When asylum seekers arrive in the United States, so long as they are not rapidly deported or expelled, the government is generally supposed to issue them a “Notice to Appear” (NTA). This charging document formally begins the immigration court process.
But a new report from NBC News indicates that, based on records they have received, nearly 600,000 migrants who crossed into the United States and were released at the border since March 2021 were not given an NTA when they entered. This has left them without court dates, which could make it harder for them to navigate the complicated asylum process. However, the report leaves out important context as to why releases occurred in the first place.
The NBC report analyzed data on “family units” (parents arriving with their children) released at the border through two U.S. Customs and Border Protection (CBP) policies started in 2021. These policies were implemented in an attempt to protect children from some of the horrors they faced while detained in CBP facilities under the Trump administration.
The first program was the use of a new form called a Notice to Report, beginning in late March 2021. Families were given a document that instructed them to report to any U.S. Immigration and Customs Enforcement (ICE) office, usually within 60 days, where they would ostensibly be given an NTA
Approximately 94,000 family members were released under the NTR program. Ultimately, the program was fraught with problems. While still in the midst of a global pandemic, migrants were asked to stand in enormous lines outside ICE field offices without any appointment. This process was chaotic, as ICE was still operating under COVID restrictions and unable to handle the volume. Many migrants given NTRs were not able to check-in as required.
In an effort to address problems with the NTR process, in late 2021 the government attempted to mail tens of thousands of NTAs to migrants who were given NTRs. The effort, referred to as “Operation Horizon,” was also riddled with problems, as migrants’ addresses had changed or were not adequately collected at the border. The NTR program was ended in November 2021 after only six months of use.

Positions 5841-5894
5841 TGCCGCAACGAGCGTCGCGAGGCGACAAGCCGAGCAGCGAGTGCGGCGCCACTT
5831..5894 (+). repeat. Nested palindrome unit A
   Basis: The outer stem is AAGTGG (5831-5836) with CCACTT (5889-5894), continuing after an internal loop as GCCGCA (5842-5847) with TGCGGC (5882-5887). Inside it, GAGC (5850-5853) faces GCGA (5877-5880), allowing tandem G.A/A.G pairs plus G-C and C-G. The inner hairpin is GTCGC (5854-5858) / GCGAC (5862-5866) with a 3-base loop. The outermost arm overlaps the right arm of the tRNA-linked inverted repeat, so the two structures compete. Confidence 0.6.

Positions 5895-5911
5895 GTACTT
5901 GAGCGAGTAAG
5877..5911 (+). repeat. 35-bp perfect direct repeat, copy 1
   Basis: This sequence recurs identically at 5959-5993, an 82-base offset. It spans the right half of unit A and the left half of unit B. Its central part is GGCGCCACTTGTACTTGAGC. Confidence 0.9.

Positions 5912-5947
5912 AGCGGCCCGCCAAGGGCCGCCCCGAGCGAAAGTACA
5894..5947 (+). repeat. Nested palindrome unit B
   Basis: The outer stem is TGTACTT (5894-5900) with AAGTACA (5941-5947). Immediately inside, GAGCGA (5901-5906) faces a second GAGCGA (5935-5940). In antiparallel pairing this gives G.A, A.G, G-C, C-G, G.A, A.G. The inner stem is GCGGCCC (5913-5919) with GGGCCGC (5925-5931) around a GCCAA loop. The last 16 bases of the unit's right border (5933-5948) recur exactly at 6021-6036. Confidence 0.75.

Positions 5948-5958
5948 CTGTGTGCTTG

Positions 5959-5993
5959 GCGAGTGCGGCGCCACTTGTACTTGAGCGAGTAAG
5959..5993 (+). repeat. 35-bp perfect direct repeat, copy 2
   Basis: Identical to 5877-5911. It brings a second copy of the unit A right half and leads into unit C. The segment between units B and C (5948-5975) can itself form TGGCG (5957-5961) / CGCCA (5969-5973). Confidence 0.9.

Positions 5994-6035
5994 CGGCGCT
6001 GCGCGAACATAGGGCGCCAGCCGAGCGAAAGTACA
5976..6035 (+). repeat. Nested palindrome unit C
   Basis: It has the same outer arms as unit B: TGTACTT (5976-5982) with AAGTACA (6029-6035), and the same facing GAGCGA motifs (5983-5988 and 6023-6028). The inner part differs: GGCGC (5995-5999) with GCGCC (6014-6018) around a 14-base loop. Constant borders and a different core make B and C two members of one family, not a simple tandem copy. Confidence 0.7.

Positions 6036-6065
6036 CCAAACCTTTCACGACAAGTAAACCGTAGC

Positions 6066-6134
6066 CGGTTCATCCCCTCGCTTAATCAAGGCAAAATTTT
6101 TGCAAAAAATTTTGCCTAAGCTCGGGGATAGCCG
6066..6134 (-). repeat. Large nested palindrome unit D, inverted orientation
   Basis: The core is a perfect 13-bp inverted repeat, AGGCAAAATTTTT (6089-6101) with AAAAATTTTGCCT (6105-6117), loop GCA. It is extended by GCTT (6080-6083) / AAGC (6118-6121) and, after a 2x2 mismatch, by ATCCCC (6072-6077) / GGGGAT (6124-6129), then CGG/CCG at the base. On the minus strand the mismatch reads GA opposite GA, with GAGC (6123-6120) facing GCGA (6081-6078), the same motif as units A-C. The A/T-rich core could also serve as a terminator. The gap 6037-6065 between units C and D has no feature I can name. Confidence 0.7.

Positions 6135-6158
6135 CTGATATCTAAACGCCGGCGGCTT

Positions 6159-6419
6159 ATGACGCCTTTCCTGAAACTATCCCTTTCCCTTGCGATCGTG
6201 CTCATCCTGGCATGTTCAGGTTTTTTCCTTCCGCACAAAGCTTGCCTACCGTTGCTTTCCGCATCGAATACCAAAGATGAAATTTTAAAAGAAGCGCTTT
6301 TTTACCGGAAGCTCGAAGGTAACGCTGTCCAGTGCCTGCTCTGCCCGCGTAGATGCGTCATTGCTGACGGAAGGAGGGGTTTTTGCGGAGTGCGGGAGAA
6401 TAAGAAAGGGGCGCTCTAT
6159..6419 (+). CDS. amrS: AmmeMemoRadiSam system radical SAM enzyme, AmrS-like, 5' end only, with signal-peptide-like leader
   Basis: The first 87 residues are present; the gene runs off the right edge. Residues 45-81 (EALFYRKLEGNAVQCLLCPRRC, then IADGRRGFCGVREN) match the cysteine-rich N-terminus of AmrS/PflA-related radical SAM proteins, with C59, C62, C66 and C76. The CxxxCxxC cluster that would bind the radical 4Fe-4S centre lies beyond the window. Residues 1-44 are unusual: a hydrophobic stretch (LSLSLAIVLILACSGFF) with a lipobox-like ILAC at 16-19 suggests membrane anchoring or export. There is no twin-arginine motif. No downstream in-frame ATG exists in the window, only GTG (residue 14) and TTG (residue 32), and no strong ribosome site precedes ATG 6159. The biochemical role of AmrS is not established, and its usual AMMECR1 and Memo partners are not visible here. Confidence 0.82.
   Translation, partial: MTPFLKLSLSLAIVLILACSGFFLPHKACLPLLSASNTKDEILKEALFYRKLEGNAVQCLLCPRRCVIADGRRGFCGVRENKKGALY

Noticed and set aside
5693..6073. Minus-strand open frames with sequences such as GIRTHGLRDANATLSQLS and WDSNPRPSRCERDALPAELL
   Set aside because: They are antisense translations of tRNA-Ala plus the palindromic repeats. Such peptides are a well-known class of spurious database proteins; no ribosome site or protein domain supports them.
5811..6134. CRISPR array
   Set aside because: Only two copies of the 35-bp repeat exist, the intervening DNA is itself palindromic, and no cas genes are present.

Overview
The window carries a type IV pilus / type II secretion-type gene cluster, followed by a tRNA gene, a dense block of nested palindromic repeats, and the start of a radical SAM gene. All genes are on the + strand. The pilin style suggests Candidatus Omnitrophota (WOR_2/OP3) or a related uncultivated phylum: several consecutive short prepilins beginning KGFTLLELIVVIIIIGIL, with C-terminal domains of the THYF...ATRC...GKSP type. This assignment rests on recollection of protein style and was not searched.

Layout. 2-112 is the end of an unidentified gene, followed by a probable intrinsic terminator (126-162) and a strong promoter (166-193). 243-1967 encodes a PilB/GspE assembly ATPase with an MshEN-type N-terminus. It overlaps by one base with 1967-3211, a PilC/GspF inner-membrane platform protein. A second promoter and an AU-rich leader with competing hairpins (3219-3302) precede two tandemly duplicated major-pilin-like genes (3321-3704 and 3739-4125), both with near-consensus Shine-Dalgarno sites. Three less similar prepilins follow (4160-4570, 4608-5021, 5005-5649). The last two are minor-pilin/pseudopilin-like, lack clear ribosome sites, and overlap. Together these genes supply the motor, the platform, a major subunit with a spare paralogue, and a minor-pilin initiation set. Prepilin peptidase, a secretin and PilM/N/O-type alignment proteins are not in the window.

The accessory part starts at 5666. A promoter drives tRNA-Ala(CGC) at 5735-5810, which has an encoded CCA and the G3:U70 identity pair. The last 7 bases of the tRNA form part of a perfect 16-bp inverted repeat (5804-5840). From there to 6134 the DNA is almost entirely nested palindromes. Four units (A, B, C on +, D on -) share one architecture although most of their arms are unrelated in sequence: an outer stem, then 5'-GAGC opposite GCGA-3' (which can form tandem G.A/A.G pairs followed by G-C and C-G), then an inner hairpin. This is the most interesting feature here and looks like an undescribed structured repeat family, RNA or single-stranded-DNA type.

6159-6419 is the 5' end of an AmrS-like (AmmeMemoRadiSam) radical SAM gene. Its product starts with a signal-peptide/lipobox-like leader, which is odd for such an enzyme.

The second program is commonly referred to as “parole plus ATD.” This program was first initiated in July 2021. It allowed for migrant families to enter the United States under parole—a common practice used at various times to respond to crises that lead to increased numbers of people at our borders. The head of the family was then also enrolled in an Alternative To Detention (ATD) program, which allowed ICE to track the family through a form of electronic monitoring.
Both programs led to problems for individuals seeking asylum. Without a charging document filed with a court, an asylum seeker cannot file an application for asylum with the court. Instead, they technically can file the application with U.S. Citizenship and Immigration Services. But often, people did not know this and missed the critical one-year deadline to file the application, leaving them ineligible for asylum.
What reporting on the programs largely left out, however, was what initiated them in the first place. The programs were created to address the serious dangers of overcrowding in temporary CBP detention sites. The first program began just over a year after the deadliest year for children in CBP custody. Six children died in CBP custody between September 2018 and May 2019. Children and monitors reported inhumane, unsanitary, and crowded conditions in CBP holding facilities where children were kept for weeks at a time.
In the first two months of the Biden administration, rising numbers of unaccompanied children in Border Patrol custody led to the increased risk of yet another tragedy occurring to a child at the border. By late March 2021, when the NTR program began, there were nearly 5,800 children locked in Border Patrol custody on a daily basis. It was against this backdrop that the Biden administration attempted to address increased numbers of families with children arriving at the border. Had they been successful, the programs would have allowed for the quick processing of families and reduced their time in CBP custody.
However, the programs revealed much larger cracks in our immigration system—particularly for asylum seekers. Rapid processing at the border can only offer a short-term band-aid for our broken immigration system. Only sustained long-term investment in our humanitarian protection system can avoid the need for rushed programs with harmful side effects.
FILED UNDER: Alternatives to Detention, Customs and Border Protection